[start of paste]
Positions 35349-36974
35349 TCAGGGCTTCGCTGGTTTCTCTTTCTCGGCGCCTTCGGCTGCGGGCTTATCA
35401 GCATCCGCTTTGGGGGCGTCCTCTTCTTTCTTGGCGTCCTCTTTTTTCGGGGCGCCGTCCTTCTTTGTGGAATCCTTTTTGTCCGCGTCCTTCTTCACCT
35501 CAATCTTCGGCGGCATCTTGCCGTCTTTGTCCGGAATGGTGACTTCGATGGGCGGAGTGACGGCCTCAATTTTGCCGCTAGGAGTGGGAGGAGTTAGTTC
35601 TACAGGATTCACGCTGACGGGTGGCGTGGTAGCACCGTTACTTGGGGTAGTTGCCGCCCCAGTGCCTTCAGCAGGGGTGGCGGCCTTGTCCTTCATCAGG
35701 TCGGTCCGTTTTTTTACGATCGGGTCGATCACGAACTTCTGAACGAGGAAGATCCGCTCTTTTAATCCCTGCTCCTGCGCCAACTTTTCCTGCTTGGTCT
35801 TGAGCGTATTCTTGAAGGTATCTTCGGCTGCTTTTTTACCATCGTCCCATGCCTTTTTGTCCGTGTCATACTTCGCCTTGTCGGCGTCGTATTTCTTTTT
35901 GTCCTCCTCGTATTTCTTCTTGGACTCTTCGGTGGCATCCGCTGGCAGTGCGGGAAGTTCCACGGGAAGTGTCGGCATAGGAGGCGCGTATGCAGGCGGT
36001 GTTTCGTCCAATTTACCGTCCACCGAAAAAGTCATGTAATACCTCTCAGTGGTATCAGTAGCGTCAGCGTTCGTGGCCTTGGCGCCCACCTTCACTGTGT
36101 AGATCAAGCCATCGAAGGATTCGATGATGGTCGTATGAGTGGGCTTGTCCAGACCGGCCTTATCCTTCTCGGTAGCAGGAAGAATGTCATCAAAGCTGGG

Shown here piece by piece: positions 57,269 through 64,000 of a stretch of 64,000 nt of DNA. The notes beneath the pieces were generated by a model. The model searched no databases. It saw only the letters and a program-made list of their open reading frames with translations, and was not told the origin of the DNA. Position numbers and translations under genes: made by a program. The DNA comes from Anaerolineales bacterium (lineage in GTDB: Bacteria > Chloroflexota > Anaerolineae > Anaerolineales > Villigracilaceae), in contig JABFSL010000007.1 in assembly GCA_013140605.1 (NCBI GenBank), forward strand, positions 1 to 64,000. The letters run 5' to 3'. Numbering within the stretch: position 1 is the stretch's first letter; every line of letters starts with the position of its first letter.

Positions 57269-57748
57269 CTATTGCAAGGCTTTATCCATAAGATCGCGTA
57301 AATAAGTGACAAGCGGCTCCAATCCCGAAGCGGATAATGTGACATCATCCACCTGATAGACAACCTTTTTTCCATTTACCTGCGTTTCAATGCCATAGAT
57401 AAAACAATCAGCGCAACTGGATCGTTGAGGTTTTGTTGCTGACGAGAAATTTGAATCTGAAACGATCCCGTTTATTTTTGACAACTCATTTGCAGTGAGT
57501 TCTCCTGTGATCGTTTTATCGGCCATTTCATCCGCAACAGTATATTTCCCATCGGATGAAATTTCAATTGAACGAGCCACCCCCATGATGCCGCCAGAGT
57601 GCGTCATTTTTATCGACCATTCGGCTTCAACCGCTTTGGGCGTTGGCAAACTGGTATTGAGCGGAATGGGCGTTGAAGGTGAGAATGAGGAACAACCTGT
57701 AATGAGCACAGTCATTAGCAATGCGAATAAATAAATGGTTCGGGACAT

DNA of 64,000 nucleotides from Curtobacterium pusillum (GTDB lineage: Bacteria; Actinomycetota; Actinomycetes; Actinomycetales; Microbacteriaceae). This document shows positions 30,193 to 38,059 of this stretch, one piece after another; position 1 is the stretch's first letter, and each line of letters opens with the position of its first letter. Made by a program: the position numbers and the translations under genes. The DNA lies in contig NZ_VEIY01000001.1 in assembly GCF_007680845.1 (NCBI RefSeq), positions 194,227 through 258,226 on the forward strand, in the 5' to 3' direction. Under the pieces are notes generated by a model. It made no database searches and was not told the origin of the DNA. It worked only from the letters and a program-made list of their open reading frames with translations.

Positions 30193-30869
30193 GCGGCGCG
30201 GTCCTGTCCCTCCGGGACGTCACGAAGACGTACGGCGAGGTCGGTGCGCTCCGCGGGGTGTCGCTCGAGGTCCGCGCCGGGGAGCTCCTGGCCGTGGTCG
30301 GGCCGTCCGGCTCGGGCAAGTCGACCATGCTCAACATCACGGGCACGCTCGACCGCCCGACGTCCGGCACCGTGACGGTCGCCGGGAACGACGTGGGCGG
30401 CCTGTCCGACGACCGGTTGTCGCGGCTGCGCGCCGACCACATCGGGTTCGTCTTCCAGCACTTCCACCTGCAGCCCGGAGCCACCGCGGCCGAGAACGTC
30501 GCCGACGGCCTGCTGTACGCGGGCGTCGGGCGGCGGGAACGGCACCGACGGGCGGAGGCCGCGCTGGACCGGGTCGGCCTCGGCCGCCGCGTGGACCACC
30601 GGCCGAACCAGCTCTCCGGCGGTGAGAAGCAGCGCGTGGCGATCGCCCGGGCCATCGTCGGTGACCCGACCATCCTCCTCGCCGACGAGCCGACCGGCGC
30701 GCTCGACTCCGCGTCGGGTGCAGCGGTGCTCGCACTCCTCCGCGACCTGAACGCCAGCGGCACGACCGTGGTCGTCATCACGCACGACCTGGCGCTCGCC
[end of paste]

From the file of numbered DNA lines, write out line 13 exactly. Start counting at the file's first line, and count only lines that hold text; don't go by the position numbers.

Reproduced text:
57269 CTATTGCAAGGCTTTATCCATAAGATCGCGTA